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Texas judge urges retrial of death row inmate, citing lawyer’s anti-Semitic comments


A Texas judge this week strongly recommended that a convicted murderer on death row be retried for the blatant racism and anti-Semitism she said the trial judge had displayed.

The recommendation, issued Monday by Judge Lela Mays of the Dallas County Criminal District Court, paves the way for an appeals court to decide whether to order a new trial for the inmate, Randy Halprin, a member of the so-called Texas Seven who was convicted. and sentenced to death in 2003 for his role in the murder of a police officer.

Halprin, 44, who is Jewish, was granted a stay of execution in 2019 after his lawyers discovered that Vickers Cunningham, the judge who oversaw Halprin’s murder trial, had consistently used racist language and anti-Semitic insults when referring to Halprin.

Judge Mays said in her recommendation that at the time of Halprin’s trial, Mr Cunningham “had a real bias against Halprin, because of Halprin’s religious faith”.

“A new fair trial is the only remedy,” she said in a 58-page document, more than 10 pages of which detailed Mr Cunningham’s “extensive history of prejudice and bias.”

“Even if Judge Cunningham wasn’t really biased against Halprin because of his Jewish identity,” she wrote, “his judge’s statements about saving Dallas from the Jews, his statements that endorse anti-Semitism stereotypes and tropes, his use of anti-Semitic insults. when he refers to Halprin” shows that “religious and ethnic bigotry gave him more than enough temptation not to keep the balance between the state and Halprin beautiful, clear and true.”

Mr. Cunningham, who retired as a judge of the Dallas County Criminal District Court in 2005, did not respond to an email asking for comment Wednesday night. He has previously denied using racist language and said his personal views did not influence his decisions in court.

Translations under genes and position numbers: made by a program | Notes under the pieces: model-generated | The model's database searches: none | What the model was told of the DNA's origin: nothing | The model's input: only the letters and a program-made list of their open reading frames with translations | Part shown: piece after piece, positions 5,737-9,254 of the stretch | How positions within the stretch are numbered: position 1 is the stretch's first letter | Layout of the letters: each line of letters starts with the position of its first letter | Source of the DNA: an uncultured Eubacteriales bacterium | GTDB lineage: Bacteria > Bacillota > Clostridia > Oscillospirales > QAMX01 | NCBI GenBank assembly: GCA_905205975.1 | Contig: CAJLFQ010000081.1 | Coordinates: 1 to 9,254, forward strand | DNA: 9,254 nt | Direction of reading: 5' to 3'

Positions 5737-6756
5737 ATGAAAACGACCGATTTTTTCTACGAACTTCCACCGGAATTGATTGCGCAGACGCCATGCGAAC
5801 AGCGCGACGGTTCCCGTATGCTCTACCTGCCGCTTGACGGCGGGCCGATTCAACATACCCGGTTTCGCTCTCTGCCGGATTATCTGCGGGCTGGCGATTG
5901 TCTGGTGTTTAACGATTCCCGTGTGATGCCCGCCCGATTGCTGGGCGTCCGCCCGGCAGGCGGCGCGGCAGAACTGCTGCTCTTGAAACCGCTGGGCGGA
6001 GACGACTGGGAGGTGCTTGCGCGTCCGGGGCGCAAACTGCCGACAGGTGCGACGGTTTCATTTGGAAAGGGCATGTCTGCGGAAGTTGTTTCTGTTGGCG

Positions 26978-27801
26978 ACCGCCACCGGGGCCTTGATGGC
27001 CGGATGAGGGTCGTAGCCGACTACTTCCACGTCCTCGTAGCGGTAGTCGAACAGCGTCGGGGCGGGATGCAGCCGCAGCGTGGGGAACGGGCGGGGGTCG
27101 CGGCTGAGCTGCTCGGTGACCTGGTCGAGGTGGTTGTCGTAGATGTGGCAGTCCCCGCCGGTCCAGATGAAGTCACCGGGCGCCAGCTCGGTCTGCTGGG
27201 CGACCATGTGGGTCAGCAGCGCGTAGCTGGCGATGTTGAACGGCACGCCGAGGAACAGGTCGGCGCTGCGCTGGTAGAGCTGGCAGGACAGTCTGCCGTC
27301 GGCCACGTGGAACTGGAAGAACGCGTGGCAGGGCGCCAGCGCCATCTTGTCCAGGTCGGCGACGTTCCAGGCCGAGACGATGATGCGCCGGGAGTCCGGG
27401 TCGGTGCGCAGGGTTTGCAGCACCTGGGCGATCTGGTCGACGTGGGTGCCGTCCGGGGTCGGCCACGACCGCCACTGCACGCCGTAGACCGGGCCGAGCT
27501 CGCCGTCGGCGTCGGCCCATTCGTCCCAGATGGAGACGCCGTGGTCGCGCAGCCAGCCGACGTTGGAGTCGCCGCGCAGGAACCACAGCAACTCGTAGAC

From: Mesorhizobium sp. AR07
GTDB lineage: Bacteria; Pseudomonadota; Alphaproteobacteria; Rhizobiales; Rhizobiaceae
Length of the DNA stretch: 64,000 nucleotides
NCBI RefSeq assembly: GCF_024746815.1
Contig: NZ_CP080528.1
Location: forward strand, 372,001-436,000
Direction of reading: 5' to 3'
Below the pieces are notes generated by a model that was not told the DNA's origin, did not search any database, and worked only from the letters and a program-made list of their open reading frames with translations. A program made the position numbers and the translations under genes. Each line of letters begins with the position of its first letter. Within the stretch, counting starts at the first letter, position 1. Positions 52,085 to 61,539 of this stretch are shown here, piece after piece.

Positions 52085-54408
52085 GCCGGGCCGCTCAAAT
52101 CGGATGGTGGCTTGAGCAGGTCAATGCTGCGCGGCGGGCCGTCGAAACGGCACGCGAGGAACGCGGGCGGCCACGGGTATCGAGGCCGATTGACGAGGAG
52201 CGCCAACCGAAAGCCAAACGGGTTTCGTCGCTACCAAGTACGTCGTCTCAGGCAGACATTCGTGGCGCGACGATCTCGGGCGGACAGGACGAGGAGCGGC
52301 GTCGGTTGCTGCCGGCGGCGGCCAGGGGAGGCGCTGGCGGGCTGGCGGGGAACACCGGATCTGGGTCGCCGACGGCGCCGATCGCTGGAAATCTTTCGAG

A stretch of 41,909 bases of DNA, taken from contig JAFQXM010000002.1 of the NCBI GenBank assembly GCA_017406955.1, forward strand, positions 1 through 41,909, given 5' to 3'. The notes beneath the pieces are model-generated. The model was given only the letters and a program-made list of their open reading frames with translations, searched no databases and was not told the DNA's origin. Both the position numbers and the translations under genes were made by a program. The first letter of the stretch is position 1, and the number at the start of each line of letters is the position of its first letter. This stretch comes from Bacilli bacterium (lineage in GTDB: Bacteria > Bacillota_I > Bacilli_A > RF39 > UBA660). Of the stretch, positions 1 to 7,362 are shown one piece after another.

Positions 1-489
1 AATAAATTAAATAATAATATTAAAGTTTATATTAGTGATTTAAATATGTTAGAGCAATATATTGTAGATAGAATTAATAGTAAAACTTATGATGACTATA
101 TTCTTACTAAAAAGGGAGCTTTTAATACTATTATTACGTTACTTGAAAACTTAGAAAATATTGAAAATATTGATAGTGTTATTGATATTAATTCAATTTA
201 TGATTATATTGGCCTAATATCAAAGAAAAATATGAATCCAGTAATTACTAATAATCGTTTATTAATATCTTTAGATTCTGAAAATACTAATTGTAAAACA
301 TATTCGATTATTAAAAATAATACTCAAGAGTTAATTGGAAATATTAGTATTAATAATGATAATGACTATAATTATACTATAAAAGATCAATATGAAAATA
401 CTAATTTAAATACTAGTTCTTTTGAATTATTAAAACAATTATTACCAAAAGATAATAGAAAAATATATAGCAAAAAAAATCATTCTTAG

Tivon Schardl, Mr. Halprin’s federal public defender, said Judge Mays’ recommendation will now be considered by the Texas Court of Criminal Appeals. Mr Schardl said that while a new trial for Mr Halprin was not guaranteed, Judge Mays’ recommendation was an important step that “relied on undisputed evidence”.

The Dallas County District Attorney did not immediately respond to a request for comment Wednesday night.

It’s unclear when the Texas Court of Criminal Appeals plans to make a decision. The court did not immediately respond to a request for comment on Wednesday evening.

Judge Mays’ recommendation was the latest development in the lawsuits involving a group of men who murdered a police officer in a series of robberies after escaping from prison in December 2000.

Halprin has always maintained that he did not fire a gun, telling a jury at his trial that he had not wanted to carry a gun and that he “had panicked” when the other men started firing. His lawyers have said Mr Halprin was at the bottom of the Texas Seven hierarchy.

Credit…Vernon Bryant/The Dallas Morning News, via Associated Press

In her advice issued Monday, Judge Mays cited several examples where Mr Cunningham had used expletives when referring to Jewish people. In addition, Judge Mays wrote of a friend of Mr. Cunningham’s, Amanda Tackett, who recalled hearing Mr. Cunningham refer to Mr. Halprin as “the Jew.” Ms. Tackett also recalled that Mr. Cunningham “ordered his daughter to break up with ‘that Jewish boy’ when she referred to her boyfriend at the time.”

Cunningham was criticized in 2018 when he told The Dallas Morning News in an interview that he had set up a living trust for his children with a clause that would reward them if they married a white person.

“I am a big believer in traditional family values,” Mr Cunningham told the newspaper in 2018. “If you marry a person of the opposite sex who is white, who is Christian, they get benefits.”

Judge Mays’ recommendation also included a quote from Ms. Tackett, who worked on Mr. Cunningham’s 2006 campaign for the Dallas County District Attorney, recalling saying that “he wanted to run so he could save Dallas from” religious minorities. In the quote, racial and ethnic defamation is used to refer to black people, Latinos, Jews, and Catholics.

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